The customer has suggested to my client that STEP drawings can be generated which cannot be so disassembled, and I wanted your opinion on whether this is possible and if it is how may it be achieved.

I guess you're right that it is a manifestation of DRM [spit!], but the industry is rife with copying, and while there's nothing to prevent a customer buying a machine and then dismantling it so that he can replicate it and possibly sell it on, I can see why my client is unwilling to provide him with a set of working drawings.
~ Dave
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NormandC
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Re: Which 3D format?

Postby NormandC » Sun Apr 23, 2017 9:14 pm

Hi Dave,

davecoventry wrote:The customer has suggested to my client that STEP drawings can be generated which cannot be so disassembled

You are talking about "STEP drawings", but in my experience with a few professional CAD programs, I've never seen drawings (which by definition are 2D) in STEP format, only 3D models. The would-be intellectual property thief would actually need to create drawings from the components in the STEP model.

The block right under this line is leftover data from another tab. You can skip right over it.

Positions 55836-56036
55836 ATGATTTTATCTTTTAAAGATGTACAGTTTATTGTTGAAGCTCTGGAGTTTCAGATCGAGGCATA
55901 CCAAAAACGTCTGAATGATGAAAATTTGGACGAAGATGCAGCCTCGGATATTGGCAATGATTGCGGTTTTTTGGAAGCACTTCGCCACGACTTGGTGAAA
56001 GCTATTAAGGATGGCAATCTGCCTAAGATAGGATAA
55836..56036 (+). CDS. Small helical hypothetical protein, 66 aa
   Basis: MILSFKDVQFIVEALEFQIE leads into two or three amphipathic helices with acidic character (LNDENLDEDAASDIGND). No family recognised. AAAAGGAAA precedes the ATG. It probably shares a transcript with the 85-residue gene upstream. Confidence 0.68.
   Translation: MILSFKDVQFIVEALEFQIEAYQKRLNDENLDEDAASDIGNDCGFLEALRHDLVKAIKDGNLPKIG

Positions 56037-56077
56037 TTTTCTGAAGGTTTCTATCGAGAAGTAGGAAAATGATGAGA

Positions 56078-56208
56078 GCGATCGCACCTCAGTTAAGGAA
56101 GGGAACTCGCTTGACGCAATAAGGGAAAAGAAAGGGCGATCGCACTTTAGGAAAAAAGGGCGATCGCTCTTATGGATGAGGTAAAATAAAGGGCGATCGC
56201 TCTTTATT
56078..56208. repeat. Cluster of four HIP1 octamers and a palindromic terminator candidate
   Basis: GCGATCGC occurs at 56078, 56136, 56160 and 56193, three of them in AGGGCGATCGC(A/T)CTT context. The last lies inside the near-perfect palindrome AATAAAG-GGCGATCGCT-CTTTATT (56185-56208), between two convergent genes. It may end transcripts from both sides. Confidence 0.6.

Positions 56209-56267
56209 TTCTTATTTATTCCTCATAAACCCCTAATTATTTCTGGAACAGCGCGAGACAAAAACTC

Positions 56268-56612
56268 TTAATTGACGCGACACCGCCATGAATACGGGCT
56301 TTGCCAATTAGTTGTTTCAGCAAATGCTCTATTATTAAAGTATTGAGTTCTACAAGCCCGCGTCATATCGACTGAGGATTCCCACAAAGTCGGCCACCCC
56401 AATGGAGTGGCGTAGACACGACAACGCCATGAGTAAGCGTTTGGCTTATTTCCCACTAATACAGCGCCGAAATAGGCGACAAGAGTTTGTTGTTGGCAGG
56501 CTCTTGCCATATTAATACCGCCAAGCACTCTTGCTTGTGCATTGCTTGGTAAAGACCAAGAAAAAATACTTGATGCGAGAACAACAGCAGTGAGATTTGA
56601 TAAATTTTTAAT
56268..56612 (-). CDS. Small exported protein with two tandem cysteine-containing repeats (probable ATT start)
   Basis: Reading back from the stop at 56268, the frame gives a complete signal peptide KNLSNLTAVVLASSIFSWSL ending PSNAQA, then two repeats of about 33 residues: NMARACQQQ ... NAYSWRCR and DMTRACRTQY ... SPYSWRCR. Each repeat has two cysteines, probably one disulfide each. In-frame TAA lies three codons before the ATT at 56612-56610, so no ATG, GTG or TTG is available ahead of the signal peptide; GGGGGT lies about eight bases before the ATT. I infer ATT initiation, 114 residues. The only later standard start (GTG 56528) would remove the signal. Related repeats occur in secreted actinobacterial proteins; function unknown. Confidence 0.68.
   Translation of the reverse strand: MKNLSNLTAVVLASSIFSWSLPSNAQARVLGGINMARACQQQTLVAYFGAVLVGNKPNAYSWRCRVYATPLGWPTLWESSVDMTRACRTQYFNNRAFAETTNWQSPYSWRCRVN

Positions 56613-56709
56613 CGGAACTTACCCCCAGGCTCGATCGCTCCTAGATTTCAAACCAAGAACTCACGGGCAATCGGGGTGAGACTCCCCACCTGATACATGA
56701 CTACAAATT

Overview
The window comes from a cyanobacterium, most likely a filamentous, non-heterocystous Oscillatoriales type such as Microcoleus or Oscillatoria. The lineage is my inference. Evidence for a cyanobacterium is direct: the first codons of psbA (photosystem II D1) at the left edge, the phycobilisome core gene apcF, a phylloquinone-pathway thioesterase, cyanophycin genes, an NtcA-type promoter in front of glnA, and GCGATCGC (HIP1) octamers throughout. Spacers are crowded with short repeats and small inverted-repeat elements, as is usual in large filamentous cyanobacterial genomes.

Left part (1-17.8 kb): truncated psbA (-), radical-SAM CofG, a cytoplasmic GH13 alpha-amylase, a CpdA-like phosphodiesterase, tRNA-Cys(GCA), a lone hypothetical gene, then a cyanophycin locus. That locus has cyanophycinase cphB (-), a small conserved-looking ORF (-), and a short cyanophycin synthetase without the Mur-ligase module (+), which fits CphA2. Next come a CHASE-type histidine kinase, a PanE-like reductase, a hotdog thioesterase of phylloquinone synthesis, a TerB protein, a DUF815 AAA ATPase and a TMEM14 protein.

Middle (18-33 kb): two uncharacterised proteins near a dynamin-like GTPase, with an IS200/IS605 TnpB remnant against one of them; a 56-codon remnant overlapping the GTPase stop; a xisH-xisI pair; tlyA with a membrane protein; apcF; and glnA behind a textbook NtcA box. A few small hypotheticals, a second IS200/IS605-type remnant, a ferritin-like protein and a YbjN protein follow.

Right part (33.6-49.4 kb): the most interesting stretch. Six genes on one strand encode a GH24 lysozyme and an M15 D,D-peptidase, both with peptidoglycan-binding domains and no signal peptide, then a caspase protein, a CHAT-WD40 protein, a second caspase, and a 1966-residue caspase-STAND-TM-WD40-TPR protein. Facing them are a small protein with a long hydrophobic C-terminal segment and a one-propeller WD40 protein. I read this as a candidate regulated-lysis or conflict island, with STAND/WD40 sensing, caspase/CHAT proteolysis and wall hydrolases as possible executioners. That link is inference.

I'm afraid there is simply no absolute way to prevent someone from extracting manufacturing information from a STEP model. Even if you spent valuable time to fuse your whole model into a single blob (something that you may not be able to do), for example in FreeCAD it would not be so difficult to explode it and recreate the individual components. Time consuming yes, impossible definitely not.

Sorry I don't see an easy solution to your problem...
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easyw-fc
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Re: Which 3D format?

Postby easyw-fc » Sun Apr 23, 2017 9:58 pm

davecoventry wrote:The customer has suggested to my client that STEP drawings can be generated which cannot be so disassembled

Hi,
as I suspected you were talking of semplifying the model to avoid as much as possible the reverse engineering...
The techniques I suggested are exactly in that direction...
FC is an open source CAD, so these aspects are not very important ... commercial sw are more used to this...
if you google a bit you can find:
https://forum.solidworks.com/thread/49793
https://synergiscadblog.com/2014/06/10/ ... operty-ip/

Particularly the first link is in some way achievable using the method I suggested (use FC0.17)
model.FCStd
(5.5 KiB) Not downloaded yet